As noted by D.C. LEARNs:
Among the 11 charter school applications received this year by the D.C. Public Charter School Board, three are adult-education charters, including one virtual school, according to this recent story in the Washington Examiner.
Jackie Boddie, the board’s school performance officer, noted a strong need for adult-education programs in the city: “Carlos Rosario [International Public Charter School] has a wait list as long as 10 miles, and other adult-ed programs also have wait lists.”
According to the Examiner, Charter school staff will spend the next five weeks reviewing the applications and interviewing each prospective founder, then hold public hearings March 19th and 20th. Decisions will be announced on April 23.
If all three were approved, this would provide 475 new seats (even if some are “virtual”) for adult education students in Washington D.C. It should be noted, however, that some established District adult education organizations have been denied charters in the past, so it’s far from a done deal that any of these will be approved.
Summaries of each application are available on the board’s website; if you are interested in public charter school funding for adult education, they are worth a read.
Yesterday, the Lompoc Record (Lompoc, Calif.) published a story about a new round of budget cuts facing the Lompoc Public Library system. (Similar cuts taking place all over California, and in other states.)
Budget cuts have already left a “shovel ready” children’s library expansion project in limbo as the Lompoc library recently lost $1.05 million in construction funding. They now need $2.04 million to get the project underway, and “there’s no timeline for construction.”
Meanwhile, Lompoc Public Library board member Maria Aguiniga notes that the cuts to library services “are affecting some of the most vulnerable in the community.”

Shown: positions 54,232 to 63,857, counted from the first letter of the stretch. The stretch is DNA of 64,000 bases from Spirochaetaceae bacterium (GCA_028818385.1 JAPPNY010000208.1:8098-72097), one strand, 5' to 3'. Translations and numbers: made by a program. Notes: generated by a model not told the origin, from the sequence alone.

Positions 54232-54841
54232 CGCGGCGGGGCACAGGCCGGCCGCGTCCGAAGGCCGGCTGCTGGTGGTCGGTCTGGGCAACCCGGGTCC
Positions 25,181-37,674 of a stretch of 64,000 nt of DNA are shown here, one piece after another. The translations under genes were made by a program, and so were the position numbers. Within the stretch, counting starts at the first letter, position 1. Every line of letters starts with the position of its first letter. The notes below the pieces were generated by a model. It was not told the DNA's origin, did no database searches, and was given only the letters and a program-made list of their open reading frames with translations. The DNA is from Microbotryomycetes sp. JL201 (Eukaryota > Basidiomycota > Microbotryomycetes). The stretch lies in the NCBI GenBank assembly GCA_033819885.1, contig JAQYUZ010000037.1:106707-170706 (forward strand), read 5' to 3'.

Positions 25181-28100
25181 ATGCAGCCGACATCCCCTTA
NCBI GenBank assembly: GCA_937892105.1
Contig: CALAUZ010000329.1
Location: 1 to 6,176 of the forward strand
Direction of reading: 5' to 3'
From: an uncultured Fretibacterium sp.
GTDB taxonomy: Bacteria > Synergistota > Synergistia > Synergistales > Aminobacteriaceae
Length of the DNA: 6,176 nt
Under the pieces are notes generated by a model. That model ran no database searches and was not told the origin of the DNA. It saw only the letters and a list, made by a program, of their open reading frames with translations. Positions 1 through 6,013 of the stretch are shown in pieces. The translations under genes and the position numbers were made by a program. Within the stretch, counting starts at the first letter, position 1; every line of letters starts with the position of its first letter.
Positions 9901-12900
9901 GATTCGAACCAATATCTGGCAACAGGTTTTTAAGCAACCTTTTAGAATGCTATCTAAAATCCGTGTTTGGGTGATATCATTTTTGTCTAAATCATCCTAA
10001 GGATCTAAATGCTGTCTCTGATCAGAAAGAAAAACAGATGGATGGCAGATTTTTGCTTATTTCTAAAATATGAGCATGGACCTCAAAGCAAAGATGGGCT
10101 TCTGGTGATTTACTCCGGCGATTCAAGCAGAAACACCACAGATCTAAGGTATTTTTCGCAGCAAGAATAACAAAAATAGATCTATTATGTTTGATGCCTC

“I think that some of us are fortunate to have computer and Internet in our household,” Aguiniga said. “We think everyone has the same access and that is not the case. People go into the library to seek employment, to type up resumes and to do research.”
In other words, the Lompoc Public Library has been forced to (1) indefinitely delay an initiative that is immediately stimulative to the economy (construction of a new children’s library), and (2) reduce services that provide a long-term benefit to the economy by providing resources for people to improve their skills and look for work.
Multiply this by a few thousand communities where similar cuts and funding gaps exist, and it’s not hard to imagine how library cutbacks can act as a drag on overall economic growth, especially in states where cuts have been the most severe.
In the District of Columbia, where I live, public library budget cuts haven’t been quite as bad as they have been in states like California, particularly in terms of new construction: several beautiful brand new or revamped branch libraries have opened in D.C. neighborhoods over the last few years. But many of those branches have been forced to reduce their hours, and funds for new materials has been dramatically reduced because of overall budget cuts to the system.